Wearing you heart on your sleeve is one thing but wearing your heart on every frame of a multi-million-dollar Marvel television series is another thing altogether. Yet somehow that’s what the cast and crew of WandaVision managed to do after nine episodes and months of heated discussion and dissection about the groundbreaking show. Given that it carried the burden of being the first Marvel Cinematic Universe (MCU) television series made for the Disney+ streaming platform, the part-romance, part-surrealist fantasy show penetrated an even wider viewership than the usual comic book fare in part thanks to its pop cultural literacy. It helped if you had seen the past decade worth of MCU content, but it wasn’t essential. The only primer a viewer really needed was to have engaged with television at all, from any decade, and to have loved the medium wholeheartedly. “When I couldn’t talk about all the secrets of the show, I would often would just say ‘it’s a romance’,” laughed WandaVision’s director and executive producer of all nine episodes, Matt Shakman. “It really is, it’s a love story at its heart, and that’s why I think so many people have been taken with the line ‘what is grief if not love persevering?’.”
On the surface, that could be viewed directly as the love between the characters Wanda Maximoff (Scarlet Witch) and Vision, played by Elizabeth Olsen and Paul Bettany respectively. Yet right there alongside it is the “love letter” crafted to the medium of television itself, with the story moving through the various decades of family sitcoms while the central character tries desperately to hold on to what’s left of her fragmented family. It was a world Shakman was incredibly familiar with, having started his career as a child actor on sitcoms including Growing Pains spin-off Just the Ten Of Us and The Facts of Life. Behind the camera, his directing work spanned from sitcoms like It's Always Sunny in Philadelphia and high-concept fare like The Great and Game of Thrones, to period work like Mad Men and Everybody Hates Chris. In terms of skills required to take an audience time travelling through the various eras of sitcomlandia, his was almost a perfect resume with one more additional feather in the cap: that of founder and artistic director of theatre company Black Dahlia.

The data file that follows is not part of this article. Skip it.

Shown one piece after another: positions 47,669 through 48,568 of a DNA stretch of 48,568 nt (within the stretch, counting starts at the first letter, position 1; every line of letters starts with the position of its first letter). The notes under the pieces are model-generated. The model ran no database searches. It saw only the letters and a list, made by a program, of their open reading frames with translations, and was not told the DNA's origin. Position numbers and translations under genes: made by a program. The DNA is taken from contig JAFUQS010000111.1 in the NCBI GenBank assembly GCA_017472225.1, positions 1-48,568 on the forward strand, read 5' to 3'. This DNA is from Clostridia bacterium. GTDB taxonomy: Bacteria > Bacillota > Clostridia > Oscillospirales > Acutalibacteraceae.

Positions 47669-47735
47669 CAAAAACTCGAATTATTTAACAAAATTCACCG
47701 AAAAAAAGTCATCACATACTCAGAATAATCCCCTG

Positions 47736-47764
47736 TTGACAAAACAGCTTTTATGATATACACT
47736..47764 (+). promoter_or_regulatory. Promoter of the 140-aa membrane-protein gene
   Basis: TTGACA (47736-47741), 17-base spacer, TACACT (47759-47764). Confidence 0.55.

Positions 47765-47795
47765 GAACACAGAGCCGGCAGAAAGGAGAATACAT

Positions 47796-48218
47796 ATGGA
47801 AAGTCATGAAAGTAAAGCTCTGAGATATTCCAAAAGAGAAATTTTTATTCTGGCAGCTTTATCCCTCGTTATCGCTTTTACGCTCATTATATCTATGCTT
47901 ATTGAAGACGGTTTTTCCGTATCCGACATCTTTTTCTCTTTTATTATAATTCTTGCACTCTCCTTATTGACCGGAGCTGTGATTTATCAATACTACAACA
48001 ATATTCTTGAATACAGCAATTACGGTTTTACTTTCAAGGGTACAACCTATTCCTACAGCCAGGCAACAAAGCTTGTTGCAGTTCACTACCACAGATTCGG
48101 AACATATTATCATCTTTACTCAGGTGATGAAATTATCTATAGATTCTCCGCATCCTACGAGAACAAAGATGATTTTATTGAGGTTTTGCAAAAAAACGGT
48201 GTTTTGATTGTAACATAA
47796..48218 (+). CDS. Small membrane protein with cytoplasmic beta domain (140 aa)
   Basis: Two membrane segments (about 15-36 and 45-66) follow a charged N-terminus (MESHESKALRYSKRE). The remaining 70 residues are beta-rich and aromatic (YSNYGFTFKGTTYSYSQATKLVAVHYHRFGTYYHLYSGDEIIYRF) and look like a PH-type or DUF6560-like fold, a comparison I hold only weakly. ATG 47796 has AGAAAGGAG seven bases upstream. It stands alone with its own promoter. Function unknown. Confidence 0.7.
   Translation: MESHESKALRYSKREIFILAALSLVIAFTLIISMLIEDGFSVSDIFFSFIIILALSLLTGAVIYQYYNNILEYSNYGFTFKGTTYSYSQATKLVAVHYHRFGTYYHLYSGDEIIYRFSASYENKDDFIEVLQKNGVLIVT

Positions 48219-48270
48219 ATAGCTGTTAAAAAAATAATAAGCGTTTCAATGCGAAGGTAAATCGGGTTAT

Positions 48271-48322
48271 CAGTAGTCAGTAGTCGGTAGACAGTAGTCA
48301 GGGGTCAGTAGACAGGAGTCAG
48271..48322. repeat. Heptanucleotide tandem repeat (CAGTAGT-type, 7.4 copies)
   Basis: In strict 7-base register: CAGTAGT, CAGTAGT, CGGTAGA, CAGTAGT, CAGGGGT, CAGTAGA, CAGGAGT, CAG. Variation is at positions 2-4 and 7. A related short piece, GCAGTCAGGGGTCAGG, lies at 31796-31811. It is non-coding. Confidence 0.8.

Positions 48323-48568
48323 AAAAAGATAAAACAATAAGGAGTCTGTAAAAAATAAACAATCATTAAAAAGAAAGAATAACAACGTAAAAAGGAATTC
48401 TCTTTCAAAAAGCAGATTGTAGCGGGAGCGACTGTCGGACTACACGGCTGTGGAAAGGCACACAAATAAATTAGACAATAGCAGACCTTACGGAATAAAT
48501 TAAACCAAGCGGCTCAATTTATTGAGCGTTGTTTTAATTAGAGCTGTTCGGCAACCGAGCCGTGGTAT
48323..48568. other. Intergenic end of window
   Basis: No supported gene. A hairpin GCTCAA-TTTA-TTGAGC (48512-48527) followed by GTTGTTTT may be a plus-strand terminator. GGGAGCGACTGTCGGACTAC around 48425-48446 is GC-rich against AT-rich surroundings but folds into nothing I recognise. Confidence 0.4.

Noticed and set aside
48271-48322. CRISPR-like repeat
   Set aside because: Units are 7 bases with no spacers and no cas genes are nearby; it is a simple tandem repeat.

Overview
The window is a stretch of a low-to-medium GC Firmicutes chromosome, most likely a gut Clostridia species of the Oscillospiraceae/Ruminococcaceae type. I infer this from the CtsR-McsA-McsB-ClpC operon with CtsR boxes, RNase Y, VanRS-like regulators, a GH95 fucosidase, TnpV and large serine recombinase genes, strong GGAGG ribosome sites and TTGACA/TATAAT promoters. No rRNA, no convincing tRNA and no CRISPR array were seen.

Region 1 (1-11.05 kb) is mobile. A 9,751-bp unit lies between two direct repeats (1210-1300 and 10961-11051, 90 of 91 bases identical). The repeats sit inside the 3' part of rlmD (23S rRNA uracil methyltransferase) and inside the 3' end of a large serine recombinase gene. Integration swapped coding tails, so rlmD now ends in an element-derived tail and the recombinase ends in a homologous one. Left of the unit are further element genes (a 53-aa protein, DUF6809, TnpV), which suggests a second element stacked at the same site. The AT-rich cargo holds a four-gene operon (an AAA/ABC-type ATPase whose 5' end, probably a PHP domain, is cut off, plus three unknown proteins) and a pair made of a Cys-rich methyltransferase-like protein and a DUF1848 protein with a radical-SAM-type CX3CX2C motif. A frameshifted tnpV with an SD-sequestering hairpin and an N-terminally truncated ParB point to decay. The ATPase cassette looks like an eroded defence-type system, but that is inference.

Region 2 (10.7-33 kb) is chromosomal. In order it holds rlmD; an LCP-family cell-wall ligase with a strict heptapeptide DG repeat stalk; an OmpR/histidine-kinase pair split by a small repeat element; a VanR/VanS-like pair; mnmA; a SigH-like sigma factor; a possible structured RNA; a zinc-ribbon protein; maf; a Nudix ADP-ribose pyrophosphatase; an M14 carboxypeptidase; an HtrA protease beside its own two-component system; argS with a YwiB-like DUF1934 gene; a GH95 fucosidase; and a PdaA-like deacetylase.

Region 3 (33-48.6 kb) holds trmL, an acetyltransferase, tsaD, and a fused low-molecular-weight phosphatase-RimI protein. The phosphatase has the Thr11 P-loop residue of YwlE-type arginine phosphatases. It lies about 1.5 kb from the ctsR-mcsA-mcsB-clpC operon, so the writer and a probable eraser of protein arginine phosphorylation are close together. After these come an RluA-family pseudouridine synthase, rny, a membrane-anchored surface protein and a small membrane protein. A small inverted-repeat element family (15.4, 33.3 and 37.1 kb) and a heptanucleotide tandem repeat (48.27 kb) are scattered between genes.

“Without a doubt the theatre background is helpful, especially in Episode 1 – ‘Filmed Before a Live Studio Audience’ – which we did do in front of a live studio audience,” said Shakham, with that homage to Desilu Productions of the fifties like I Love Lucy, even including practical effects (the floating cutlery was performed mid-scene rather than being added in post-production). “Even Episode 5 – ‘On A Very Special Episode …’ – The Family Ties kind of eighties era episode. Whenever you’re staging for a live audience, it really is theatre: how that’s blocked, how the actors move through the space. I love that, I love the energy that comes from actors meeting the audience and there’s a real dialogue that happens. It’s like lightning in a bottle, you can’t replace that.” The “adrenaline” didn’t just impact the cast, but the crew as well said Shakham with everyone from series creator Jac Schaeffer to the production designers and costume team thriving under the pressure of essentially pivoting with each episode and starting again as they recreated a new era: whether that’s Malcolm in the Middle of the nineties or Modern Family of the naughts. “There was a great deal of love and passion put into the making of the show from everyone, from Jac and the amazing writers she recruited to all of my filmmaking collaborators and designers,” Shakman said. “We all love the history of television, we love these characters, and we love being able to put it all together.”
It’s a joy tinged with sadness, of course, because WandaVision – in Shakman’s words – “is about the interaction between grief and love”. Perhaps a lofty conceit to execute within a genre famed for making things go boom, which was also why more traditional MCU television property The Falcon and The Winter Soldier was originally supposed to be the first Disney+ cab off the rank. However, COVID-19 threw a spanner in the works meaning the release date of the globe-trotting series had to be pushed and the soundstage centric – and considerably weirder – WandaVision was brought forward. It was a “strange circumstance” said Shakman, with editing and post-production happening in lockdown. “We came at a very interesting time,” he noted. “We weren’t originally planned to be the first Marvel Studios production to come to Disney+ … but then here we are making a story about how you deal with loss, how you grieve, while we are all dealing with a pandemic, which obviously we never would have predicted when we started putting the show together. I think all of us are experiencing so much. Here in America, we’re over 500,000 people lost and still growing, all over the world even more so. The show has extra resonance for that reason, and I think that adds to how it’s being received.”
Maria Lewis is a best-selling author, screenwriter and journalist. Her seventh book The Rose Daughter is out now along with the limited podcast series Josie & The Podcats which explores the 2001 cult film.